That Time Visonic Dome Joined The Clear Craze

clear craze blog post
The 'Clear Craze' is a perfect example of designers using product color to communicate benefits to buyers. But when the 'Clear Craze' started to spread, the results were mixed. Let's look at three different uses of transparency in product design to see what went right - and wrong - and why.

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The ‘Clear Craze’ Design Trend of the 80s & 90s

For nearly 100 years, Procter & Gamble sold their Ivory bath soap by promising customers a “99 and 44/100 percent” pure product.

And for a century, it had been creamy white.

White – the universal color of cleanliness, purity, minimalism and, well… ivory.

Then, in the 1980s, Ivory soap became even more pure. Without any colors at all, transparent became the new white.

Thus, a new trend in consumer products invaded our shelves. Transparent goods came to save us from added chemicals.

No more preservatives.

No more artificial colors or flavors.

It was the wave of the future. It was the early 1990s. And they called it the “Clear Craze.”

The Clear Craze of the late 80s and 90s saw multiple products turn to clear form factors to draw attention to their “purity” – and to look futuristic.
Image via: Reddit

Where clear products went wrong
(and where they got it right)

As we learned previously on this blog, color choice has a huge impact on product design. Designers use color to help us understand what a product does and how it improves our lives.

The ‘Clear Craze’ is a perfect example of designers using product color to communicate benefits to buyers.

In the cases of Ivory soap, Gillette shaving cream, and Palmolive dishwashing detergent, clear means pure. It means clean and sterile. It means natural and preservative-free.

This message clearly connected with consumers because all of those products – nearly 30 years later – are still available and still transparent.

But when the ‘Clear Craze’ started to spread to other products, the results were more mixed.

Let’s take a look at three different uses of transparency in product design to see what went right – and wrong – and why.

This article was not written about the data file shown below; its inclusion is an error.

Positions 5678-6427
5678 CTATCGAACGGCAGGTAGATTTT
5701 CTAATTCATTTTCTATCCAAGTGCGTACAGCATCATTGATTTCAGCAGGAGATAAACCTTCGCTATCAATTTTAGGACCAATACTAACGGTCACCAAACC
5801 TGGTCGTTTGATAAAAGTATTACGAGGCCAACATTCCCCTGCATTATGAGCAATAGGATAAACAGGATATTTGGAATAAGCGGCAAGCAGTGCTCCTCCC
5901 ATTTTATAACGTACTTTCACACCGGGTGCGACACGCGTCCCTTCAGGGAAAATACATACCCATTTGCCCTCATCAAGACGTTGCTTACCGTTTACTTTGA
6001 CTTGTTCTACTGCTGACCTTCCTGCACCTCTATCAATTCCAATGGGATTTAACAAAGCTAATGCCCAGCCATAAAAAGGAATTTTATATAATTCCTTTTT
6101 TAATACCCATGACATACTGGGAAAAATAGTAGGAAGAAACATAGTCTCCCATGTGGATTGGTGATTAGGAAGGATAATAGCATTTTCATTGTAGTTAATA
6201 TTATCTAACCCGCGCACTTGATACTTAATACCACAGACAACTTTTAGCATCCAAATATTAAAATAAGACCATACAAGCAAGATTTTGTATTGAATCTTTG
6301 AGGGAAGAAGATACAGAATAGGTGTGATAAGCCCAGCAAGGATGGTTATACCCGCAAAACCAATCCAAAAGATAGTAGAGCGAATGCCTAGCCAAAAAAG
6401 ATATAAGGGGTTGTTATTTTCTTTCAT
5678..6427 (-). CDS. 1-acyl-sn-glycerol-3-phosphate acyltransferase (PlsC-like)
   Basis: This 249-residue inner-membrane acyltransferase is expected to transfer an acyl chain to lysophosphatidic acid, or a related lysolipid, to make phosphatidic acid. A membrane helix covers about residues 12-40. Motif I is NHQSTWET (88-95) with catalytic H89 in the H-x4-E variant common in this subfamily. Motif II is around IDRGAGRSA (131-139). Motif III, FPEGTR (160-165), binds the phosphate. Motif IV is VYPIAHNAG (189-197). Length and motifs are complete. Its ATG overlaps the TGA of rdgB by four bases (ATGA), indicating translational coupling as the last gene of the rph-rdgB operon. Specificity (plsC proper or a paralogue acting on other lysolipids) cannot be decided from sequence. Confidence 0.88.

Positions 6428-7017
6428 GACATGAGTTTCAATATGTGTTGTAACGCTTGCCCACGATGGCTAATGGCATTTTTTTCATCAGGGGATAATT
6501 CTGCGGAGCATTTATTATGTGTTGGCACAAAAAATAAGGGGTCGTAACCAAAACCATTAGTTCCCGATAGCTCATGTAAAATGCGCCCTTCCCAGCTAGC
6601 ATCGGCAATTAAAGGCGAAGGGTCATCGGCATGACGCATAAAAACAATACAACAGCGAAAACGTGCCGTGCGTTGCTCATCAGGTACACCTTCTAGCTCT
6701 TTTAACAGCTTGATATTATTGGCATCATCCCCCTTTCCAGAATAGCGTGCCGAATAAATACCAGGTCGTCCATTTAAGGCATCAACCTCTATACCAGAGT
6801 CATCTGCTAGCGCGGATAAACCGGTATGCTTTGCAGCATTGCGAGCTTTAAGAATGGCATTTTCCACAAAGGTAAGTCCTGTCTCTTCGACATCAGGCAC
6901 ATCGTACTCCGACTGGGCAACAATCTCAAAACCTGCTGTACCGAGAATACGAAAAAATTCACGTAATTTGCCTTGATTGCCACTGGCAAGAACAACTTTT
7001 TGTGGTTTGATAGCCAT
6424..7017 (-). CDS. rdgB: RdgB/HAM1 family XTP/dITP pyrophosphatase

“You’ve never seen a taste like this…”

On the face of it, a more natural cola sounds like an appealing product. Preservative-free. Caffeine-free. No artificial colors or flavors.

And in 1992, that’s exactly what Pepsi Co gave us.

Or, at least they tried…

As far as failed products go, Crystal Pepsi was relatively successful. After positive test marketing, Pepsi Co managed to catch 1% of all US soft drink sales in 1993. Sales totaled almost $500 million. After a fierce decade of competition with their rival, Coke, it looked like Crystal Pepsi was a shot at a different audience.

For Crystal Pepsi, transparency was supposed to mean “natural” and “healthy.” And in a market dominated by two colors (red packaging, brown product), clear was novel. For that reason, it also meant “innovation” and “excitement.”

So what went wrong?

For starters, Crystal Pepsi wasn’t all that different from mainline Pepsi cola. Sure, it was preservative-free… but so is regular Pepsi. And Crystal Pepsi used the same (artificial) flavors as regular Pepsi. Really, the only difference was the transparent color and packaging.

So while Crystal Pepsi looked like something different, the way it tasted didn’t.

Buyers weren’t fooled. They saw the gimmick for what it was. And by 1994, Crystal Pepsi was off store shelves.

Crystal Pepsi represents a total failure of Pepsi Co to understand its customers. Existing cola drinkers weren’t interested in a more healthy product. And new, health-minded customers who might’ve enjoyed a more natural soft drink only got a transparent version of what they already disliked.

This national obsession with “clarity” found its way into marketing for brands that ranged far beyond dish detergents, including personal hygiene products, and even technology such as Apple’s iMac and Nintendo’s Game Boy.

Dark Roast Media

“It looks like it’s from another planet. A good planet. A planet with better designers.”
– Steve Jobs on the Clear Craze iMac